Using Design by Contract in C
Subject:   Why not GNU nana?
Date:   2004-11-01 12:31:24
From:   notchewie

I know that the wheel often is reinvented because it might not be known that the wheel already exists. This may be the case here. The project GNU nana addresses this coding style for C.

A quote from the GNU nana site: ``This style (Design by Contract) of analysis avoids a classic dilemma of analysis and specification: either you use a programming notation and run the risk of making premature implementation commitments; or you stick with a higher level notation (``bubbles and arrows'') and you must remain vague, forsaking one of the major benefits of the analysis process, the ability to state and clarify delicate properties of the system'' - ISE Inc.

The introduction in the nana manual best explains its features: Nana is a library that provides support for assertion checking and
logging in a space and time efficient manner. The aim is to put common good practice(1) into a library that can be reused rather than writing
this stuff every time you begin a new project.

In addition assertion checking and logging code can be implemented using a debugger rather than as inline code with a large saving in code space.

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  • Why not GNU nana?
    2004-11-02 07:13:19  cmills [View]

    I did take a look at GNU Nana last spring. I am definately guilty of reinventing the wheel to some degree, but here are the reasons I chose to do so:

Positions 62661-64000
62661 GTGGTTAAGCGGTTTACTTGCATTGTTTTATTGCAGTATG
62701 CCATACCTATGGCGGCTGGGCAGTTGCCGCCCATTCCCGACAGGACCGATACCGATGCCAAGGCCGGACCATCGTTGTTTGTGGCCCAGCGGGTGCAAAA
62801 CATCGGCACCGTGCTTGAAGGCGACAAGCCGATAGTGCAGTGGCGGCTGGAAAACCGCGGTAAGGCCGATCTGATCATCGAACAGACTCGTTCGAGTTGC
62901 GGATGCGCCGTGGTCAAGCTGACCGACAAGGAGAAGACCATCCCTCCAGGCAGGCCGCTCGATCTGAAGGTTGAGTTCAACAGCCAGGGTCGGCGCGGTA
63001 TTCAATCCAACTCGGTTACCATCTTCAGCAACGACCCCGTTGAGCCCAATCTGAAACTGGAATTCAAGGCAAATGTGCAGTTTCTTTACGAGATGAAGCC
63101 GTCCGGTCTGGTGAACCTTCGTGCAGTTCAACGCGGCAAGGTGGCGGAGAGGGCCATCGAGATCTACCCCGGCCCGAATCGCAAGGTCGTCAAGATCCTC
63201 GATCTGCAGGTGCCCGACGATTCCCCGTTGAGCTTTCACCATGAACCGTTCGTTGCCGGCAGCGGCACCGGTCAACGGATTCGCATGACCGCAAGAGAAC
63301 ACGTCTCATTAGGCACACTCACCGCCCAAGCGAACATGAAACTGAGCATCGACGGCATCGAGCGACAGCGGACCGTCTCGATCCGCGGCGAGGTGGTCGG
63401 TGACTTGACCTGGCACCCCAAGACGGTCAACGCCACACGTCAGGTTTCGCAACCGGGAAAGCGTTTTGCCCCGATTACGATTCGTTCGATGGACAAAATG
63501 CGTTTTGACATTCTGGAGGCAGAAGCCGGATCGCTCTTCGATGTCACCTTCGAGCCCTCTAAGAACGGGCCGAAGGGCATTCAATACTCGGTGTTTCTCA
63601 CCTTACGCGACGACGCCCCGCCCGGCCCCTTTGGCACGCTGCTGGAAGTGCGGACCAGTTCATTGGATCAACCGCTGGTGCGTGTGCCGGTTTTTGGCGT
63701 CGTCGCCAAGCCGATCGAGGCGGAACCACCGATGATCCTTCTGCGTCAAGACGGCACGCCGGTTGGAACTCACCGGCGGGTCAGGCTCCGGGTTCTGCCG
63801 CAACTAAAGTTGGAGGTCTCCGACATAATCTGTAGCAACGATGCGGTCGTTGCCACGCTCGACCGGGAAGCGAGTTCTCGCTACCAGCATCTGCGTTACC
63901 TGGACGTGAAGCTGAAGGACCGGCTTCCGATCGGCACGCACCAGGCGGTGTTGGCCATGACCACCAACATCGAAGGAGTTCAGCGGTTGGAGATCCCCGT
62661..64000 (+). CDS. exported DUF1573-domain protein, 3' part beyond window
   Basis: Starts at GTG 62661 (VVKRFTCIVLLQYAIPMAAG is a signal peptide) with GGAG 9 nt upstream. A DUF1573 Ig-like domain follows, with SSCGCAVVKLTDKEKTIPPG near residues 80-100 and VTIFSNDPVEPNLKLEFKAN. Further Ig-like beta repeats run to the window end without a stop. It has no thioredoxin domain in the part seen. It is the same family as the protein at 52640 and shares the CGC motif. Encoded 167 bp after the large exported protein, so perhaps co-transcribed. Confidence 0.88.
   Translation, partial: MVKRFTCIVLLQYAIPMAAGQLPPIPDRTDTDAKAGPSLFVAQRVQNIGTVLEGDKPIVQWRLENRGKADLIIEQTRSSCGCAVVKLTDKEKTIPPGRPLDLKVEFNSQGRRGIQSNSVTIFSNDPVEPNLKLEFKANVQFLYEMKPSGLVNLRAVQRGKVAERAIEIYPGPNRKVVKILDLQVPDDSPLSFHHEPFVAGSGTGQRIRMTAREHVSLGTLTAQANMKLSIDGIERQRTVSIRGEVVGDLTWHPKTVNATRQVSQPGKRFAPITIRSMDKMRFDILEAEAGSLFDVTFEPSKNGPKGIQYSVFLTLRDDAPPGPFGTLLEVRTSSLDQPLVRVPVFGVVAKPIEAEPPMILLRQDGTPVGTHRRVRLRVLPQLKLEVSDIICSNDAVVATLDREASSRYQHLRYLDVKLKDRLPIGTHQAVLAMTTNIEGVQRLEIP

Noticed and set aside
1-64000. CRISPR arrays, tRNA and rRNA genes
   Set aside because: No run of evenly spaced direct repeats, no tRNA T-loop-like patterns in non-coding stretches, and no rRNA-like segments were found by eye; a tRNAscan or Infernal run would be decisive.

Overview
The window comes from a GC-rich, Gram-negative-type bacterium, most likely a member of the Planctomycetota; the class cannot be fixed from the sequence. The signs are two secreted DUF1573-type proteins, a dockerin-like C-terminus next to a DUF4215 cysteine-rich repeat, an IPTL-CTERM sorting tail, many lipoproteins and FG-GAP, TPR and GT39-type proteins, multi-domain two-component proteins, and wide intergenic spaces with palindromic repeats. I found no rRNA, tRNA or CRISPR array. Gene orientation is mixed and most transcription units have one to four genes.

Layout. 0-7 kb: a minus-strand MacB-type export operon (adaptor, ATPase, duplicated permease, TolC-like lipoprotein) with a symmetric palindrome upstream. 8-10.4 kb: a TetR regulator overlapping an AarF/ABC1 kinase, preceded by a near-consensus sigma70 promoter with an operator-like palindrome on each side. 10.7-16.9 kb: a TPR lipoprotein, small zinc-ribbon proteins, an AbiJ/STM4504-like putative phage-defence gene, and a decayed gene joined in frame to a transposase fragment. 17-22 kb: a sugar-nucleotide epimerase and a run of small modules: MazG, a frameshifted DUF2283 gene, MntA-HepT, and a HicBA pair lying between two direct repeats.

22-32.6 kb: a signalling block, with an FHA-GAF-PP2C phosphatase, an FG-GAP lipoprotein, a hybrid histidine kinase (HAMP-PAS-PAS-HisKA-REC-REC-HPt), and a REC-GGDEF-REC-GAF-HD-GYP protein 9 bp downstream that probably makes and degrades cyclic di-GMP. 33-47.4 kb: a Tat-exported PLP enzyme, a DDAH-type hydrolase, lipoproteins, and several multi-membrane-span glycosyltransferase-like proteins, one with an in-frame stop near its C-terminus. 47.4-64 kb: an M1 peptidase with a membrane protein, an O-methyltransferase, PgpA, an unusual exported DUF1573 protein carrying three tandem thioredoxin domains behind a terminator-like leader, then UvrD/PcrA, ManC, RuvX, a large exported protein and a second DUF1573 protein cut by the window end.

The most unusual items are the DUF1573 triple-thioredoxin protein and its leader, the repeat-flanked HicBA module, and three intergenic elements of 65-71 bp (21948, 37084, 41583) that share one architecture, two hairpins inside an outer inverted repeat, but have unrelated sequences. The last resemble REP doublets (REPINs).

* By creating a preprocessor I could gather information about the types of function arguments and use that info to make writing the contracts simpler.
    * Having your contacts in comments allows you to compile your code normally.
    * Also I like having contracts seperated from the function definition.
    * I like the readability of OCL.
    * Doxygen integration was very important. This would be possible using Nana, but since (IMHO) the DBC for C contracts have good readability, they provide good documentation.
    * Postconditions (using @pre) and invariants require a little more work in Nana than in DBC for C.
    * Nana requires GCC extensions for some features.
    * Some of Nana's features require C++.

    That said Nana is a great library and many people may find it a more apropriate solution than DBC for C. Nana is probably more space efficient and faster than DBC for C (although I haven't tested this). DBC for C could use Nana to get some of that speed. At the very least if you are using DBC for C and are worried about code size you can define your dbc_error() macro to asm("hlt") (like Nana does) or abort() and ignore the error message.

    For those interested in DBC for C I am releasing a new version today. I got a lot of great feed back from people over the weekend and some bug reports too. :) Many thanks to Marc Verwerft for his bug reports.

    Information about and the lastest version of DBC for C can be found here: